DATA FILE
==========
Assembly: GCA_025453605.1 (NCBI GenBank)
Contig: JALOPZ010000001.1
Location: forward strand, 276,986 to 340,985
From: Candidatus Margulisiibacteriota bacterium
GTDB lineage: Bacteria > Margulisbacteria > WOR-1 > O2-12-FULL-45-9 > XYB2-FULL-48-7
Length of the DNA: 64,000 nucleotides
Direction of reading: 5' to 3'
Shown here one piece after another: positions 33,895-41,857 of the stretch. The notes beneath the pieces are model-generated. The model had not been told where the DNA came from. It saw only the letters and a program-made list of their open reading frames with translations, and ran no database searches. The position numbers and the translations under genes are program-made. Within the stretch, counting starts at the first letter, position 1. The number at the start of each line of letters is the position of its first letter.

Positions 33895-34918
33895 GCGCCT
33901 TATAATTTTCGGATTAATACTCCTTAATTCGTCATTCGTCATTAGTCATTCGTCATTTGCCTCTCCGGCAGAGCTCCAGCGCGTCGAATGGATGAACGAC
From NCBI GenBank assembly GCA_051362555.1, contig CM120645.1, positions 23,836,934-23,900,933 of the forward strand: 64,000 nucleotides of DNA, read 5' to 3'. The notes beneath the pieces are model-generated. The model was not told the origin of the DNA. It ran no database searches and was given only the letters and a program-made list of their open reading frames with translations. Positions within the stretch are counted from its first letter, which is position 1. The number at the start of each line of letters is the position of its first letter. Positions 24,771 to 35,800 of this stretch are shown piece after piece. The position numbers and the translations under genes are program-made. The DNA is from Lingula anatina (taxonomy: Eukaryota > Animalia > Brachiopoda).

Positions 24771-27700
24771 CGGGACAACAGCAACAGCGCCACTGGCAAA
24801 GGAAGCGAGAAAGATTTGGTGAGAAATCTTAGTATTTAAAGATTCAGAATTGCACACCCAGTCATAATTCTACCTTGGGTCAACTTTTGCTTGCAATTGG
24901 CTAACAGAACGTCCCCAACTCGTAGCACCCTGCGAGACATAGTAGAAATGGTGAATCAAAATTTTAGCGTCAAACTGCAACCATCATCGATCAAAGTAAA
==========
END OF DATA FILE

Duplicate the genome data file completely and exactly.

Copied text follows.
Assembly: GCA_025453605.1 (NCBI GenBank)
Contig: JALOPZ010000001.1
Location: forward strand, 276,986 to 340,985
From: Candidatus Margulisiibacteriota bacterium
GTDB lineage: Bacteria > Margulisbacteria > WOR-1 > O2-12-FULL-45-9 > XYB2-FULL-48-7
Length of the DNA: 64,000 nucleotides
Direction of reading: 5' to 3'
Shown here one piece after another: positions 33,895-41,857 of the stretch. The notes beneath the pieces are model-generated. The model had not been told where the DNA came from. It saw only the letters and a program-made list of their open reading frames with translations, and ran no database searches. The position numbers and the translations under genes are program-made. Within the stretch, counting starts at the first letter, position 1. The number at the start of each line of letters is the position of its first letter.

Positions 33895-34918
33895 GCGCCT
33901 TATAATTTTCGGATTAATACTCCTTAATTCGTCATTCGTCATTAGTCATTCGTCATTTGCCTCTCCGGCAGAGCTCCAGCGCGTCGAATGGATGAACGAC
From NCBI GenBank assembly GCA_051362555.1, contig CM120645.1, positions 23,836,934-23,900,933 of the forward strand: 64,000 nucleotides of DNA, read 5' to 3'. The notes beneath the pieces are model-generated. The model was not told the origin of the DNA. It ran no database searches and was given only the letters and a program-made list of their open reading frames with translations. Positions within the stretch are counted from its first letter, which is position 1. The number at the start of each line of letters is the position of its first letter. Positions 24,771 to 35,800 of this stretch are shown piece after piece. The position numbers and the translations under genes are program-made. The DNA is from Lingula anatina (taxonomy: Eukaryota > Animalia > Brachiopoda).

Positions 24771-27700
24771 CGGGACAACAGCAACAGCGCCACTGGCAAA
24801 GGAAGCGAGAAAGATTTGGTGAGAAATCTTAGTATTTAAAGATTCAGAATTGCACACCCAGTCATAATTCTACCTTGGGTCAACTTTTGCTTGCAATTGG
24901 CTAACAGAACGTCCCCAACTCGTAGCACCCTGCGAGACATAGTAGAAATGGTGAATCAAAATTTTAGCGTCAAACTGCAACCATCATCGATCAAAGTAAA